Dr.Shiben Krishen Raina

Ali Mohammad Lone: An Acclaimed Playwright from Kashmir

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Kashmiri fiction writers have gained recognition not only for their beautiful short stories but also for their remarkable success as playwrights. Among these outstanding writers, Ali Mohammad Lone stands out as an acclaimed playwright. While Lone also wrote novels and stories, his true mastery lay in the genre of drama. His achievements in the field of playwriting are exemplary.

Ali Muhammad Lone was born on September 27, 1926, in the Drogjan locality of Srinagar. After receiving early education at home, he graduated from S. P. College in 1946. Lone Sahib worked for some time as an assistant editor at the daily Khidmat in Srinagar. He also had a brief stint with the state’s infantry regiment (Militia), now known as Jammu and Kashmir Light Infantry (JAKLI), on a meager monthly salary of rupees five.

Meanwhile, Radio Kashmir was established, and Lone joined as a clerk/copyist. Through his sheer talent and perseverance, he gradually rose to the positions of a scriptwriter and assistant producer. In 1965, he left Radio Kashmir and joined the J&K Academy of Art, Culture, and Languages, where he eventually retired as deputy secretary in 1981.As a matter of facr,Radio Kashmir became the creative outlet for Lone, where he discovered his passion for writing.

In addition to English and Kashmiri, Lone had a good command over Persian and Hindi languages. Initially, he wrote in Urdu until 1952 when he shifted his focus to Kashmiri. He authored a novel in Urdu titled “Shahid Hai Teri Arzoo.” Lone’s first Kashmiri prose work, “Asi Ti Chi Insaan,” was published in 1952. It was a memoir-based prose that delved into the backdrop of the Amarnath Yatra.

Lone also achieved success in translating Gorky’s novel “Mother.” Although the number of Kashmiri stories he wrote is not extensive, the ones he did write are highly readable and impactful. Lone was influenced by the left-oriented Progressive Writers’ Movement, which produced legends like Rahman Rahi, Ghulam Nabi Khayal, late Ghulam Nabi Firaq, and others.

One of Lone’s most popular short stories, “Mogli-Gaffar,” was translated from Kashmiri into Hindi by me for my collection “Kashmiri Ki Shresth Kahaniya.” In this story, Lone presents the nature of animals in an incredibly heart-touching manner. The lively characterizations of Sul Saudagar, the Pakora Seller, and LaptanLathar showcase Lone’s profound storytelling abilities.

As previously mentioned, Lone Sahab stands out as the most esteemed playwright of Jammu & Kashmir, with a remarkable stock comprising approximately 200 radio plays, several short stories, a good number of stage dramas, and two noteworthy novels titled “EassTe Che Insaan” (in Kashmiri) and “Shahid Hai Teri Aarzoo” (in Urdu). It is worth highlighting that Lone Sahab’s creative genius also extended to the realm of cinema, as he served as the screenplay and dialogue writer for the pioneering Kashmiri feature film “MaenzRaath.”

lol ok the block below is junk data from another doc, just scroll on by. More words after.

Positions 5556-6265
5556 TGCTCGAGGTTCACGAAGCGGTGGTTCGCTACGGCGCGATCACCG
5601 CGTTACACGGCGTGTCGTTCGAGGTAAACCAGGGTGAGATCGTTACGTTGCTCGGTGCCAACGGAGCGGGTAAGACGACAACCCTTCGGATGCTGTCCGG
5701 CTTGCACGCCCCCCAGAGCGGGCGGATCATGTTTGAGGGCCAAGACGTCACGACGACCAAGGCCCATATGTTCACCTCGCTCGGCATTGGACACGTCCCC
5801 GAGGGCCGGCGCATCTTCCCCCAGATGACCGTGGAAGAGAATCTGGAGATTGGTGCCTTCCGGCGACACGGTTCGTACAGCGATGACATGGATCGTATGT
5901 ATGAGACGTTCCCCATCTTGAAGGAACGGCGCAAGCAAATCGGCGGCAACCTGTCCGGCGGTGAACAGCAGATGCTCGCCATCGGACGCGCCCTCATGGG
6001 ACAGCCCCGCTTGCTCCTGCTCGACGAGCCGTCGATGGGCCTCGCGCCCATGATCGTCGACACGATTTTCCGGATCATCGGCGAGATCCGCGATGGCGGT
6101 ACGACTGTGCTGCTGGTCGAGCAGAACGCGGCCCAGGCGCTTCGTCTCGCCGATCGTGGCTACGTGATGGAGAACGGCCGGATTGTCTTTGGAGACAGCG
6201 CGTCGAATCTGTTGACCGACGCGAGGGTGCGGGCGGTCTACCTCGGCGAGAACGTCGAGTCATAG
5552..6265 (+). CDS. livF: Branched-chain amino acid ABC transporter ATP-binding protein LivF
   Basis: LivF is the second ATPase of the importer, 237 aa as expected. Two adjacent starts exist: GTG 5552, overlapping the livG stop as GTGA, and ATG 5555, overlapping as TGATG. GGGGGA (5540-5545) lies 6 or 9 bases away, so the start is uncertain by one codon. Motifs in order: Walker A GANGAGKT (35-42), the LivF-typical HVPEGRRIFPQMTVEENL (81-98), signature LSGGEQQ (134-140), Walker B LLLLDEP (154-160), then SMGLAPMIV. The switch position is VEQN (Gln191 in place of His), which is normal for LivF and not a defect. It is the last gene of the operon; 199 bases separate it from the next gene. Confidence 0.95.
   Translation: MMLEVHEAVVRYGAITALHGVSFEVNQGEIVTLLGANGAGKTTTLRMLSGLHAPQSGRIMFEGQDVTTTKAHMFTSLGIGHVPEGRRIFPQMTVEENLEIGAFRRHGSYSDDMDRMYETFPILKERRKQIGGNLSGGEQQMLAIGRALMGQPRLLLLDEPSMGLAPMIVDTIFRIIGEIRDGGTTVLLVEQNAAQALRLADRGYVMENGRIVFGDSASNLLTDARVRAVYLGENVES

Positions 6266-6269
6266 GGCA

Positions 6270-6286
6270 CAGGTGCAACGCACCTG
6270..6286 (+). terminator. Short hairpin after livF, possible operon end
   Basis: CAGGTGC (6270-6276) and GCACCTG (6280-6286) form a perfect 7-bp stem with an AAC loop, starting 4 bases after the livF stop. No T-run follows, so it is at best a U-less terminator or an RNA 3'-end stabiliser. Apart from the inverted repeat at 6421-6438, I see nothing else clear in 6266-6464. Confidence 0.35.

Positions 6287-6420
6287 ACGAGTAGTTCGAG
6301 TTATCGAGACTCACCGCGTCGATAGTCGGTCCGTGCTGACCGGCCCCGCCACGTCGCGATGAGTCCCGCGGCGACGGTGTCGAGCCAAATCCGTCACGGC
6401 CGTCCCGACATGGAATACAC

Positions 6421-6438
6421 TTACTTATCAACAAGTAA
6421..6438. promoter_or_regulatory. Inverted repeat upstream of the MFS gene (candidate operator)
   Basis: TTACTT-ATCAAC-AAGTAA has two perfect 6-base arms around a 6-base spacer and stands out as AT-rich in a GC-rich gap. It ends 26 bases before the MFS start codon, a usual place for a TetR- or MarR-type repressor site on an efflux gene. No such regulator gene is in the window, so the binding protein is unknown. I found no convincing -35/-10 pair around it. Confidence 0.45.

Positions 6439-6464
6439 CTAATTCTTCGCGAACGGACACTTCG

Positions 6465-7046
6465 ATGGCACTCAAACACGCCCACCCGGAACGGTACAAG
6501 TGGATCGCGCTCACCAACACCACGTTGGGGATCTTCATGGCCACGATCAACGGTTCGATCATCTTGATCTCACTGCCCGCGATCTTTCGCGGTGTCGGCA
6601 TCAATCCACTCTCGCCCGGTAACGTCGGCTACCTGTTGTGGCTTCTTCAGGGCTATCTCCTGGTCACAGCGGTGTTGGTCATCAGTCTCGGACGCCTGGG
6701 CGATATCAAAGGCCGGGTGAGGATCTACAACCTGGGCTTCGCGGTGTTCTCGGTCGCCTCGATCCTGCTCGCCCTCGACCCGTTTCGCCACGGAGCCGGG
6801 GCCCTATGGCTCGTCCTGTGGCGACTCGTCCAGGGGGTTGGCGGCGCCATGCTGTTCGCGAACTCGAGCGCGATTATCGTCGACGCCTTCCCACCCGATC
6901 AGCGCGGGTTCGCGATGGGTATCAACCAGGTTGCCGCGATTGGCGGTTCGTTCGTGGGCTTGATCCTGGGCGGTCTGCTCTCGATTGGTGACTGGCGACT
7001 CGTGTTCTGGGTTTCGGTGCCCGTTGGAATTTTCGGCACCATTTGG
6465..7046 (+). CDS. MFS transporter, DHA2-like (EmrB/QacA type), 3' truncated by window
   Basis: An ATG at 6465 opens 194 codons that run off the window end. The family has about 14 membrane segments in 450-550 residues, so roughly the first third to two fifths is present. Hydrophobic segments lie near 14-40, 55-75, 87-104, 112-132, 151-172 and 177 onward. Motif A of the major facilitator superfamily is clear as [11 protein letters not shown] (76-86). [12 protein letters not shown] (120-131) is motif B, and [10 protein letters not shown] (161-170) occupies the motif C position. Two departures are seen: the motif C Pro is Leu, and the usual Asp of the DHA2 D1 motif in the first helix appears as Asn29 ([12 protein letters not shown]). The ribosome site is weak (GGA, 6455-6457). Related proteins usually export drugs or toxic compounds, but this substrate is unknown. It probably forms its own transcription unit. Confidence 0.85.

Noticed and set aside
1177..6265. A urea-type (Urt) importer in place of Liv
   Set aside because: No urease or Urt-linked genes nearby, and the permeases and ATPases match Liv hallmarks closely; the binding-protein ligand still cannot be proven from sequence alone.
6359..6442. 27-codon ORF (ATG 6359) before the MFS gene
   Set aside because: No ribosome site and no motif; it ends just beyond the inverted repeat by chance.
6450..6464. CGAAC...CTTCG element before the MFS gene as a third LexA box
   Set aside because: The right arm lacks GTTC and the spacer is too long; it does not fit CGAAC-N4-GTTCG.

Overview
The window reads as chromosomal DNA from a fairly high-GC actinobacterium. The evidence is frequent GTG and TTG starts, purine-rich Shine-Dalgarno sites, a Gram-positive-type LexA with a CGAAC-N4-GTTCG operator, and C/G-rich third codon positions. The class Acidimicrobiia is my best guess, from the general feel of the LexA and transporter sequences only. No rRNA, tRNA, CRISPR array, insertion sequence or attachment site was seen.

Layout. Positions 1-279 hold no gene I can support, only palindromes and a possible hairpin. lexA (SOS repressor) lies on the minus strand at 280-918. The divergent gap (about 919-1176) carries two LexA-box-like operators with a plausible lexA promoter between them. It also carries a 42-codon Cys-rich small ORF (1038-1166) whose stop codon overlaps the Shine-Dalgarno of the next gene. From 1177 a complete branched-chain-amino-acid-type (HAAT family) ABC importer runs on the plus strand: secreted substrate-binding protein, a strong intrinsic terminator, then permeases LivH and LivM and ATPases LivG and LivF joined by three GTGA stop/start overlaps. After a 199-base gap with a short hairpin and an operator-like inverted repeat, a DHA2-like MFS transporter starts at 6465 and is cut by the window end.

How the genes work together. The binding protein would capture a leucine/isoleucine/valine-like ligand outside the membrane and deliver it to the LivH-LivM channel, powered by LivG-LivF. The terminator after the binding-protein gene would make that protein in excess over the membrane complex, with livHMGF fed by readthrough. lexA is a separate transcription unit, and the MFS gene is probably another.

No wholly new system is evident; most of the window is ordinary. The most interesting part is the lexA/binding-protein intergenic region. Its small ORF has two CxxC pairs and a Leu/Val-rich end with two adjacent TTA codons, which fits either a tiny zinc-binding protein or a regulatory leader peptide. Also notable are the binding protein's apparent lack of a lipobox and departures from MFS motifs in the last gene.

Lone Sahab’s father, Abdul Rehman Lone, may not have received formal education, yet he possessed a profound passion for the Persian language and poetry. It was through his father that Lone Sahib was introduced to Persian epics such as “Tilsim-e-Hoshruba,” “Gulistan-Bostan,” and “ChaharDarvesh.” By the time he reached the eighth standard, Lone Sahib had already probed into the captivating short stories of Prem Chand and Sudharshan.

During his college years, his reading range expanded even further, and a young Lone Sahab found himself enthralled by the works of literary luminaries such as Maxim Gorky, Fyodor Dostoevsky, Karl Marx, and many others.


Among Lone Sahab’s celebrated literary contributions, his historical play “Suyya,” penned in 1971, holds a special place. Additionally, his radio serial “TeVyethRoozPakaan” (And quiet flows the Vitasta) became a milestone in the rich history of Kashmiri theatre.

It is worth noting that during a period heavily affected by floods, three Kashmiri plays authored by the late Ali Mohd Lone, Shri Amin Kamil, and Noor Mohammad Roshan were published by the State Information Department. These plays vividly depicted the impact and devastation caused by the floods, along with the measures aimed at mitigating them through community participation. Among these plays, only one production, “Wiz Chi Saaney” by late Ali Mohammad Lone, was presented by the State Cultural Conference in various villages, with government sponsorship.

Leaving behind an esteemed and cherished legacy of creative works, Lone Sahib departed from this world in a tragic manner. Six years after his retirement, he met with a fatal road accident near Sonawar on December 21, 1987. The literary community, as well as his avid readers and listeners, were deeply shocked by his untimely loss, and their longing for his presence lingers even today.

The writer is former Fellow,IIAS,RashtrapatiNivas,Shimla,Ex-Member,Hindi Salahkar Samiti,Ministry of Law & Justice,Senior Fellow, Ministry of Culture, GOI.

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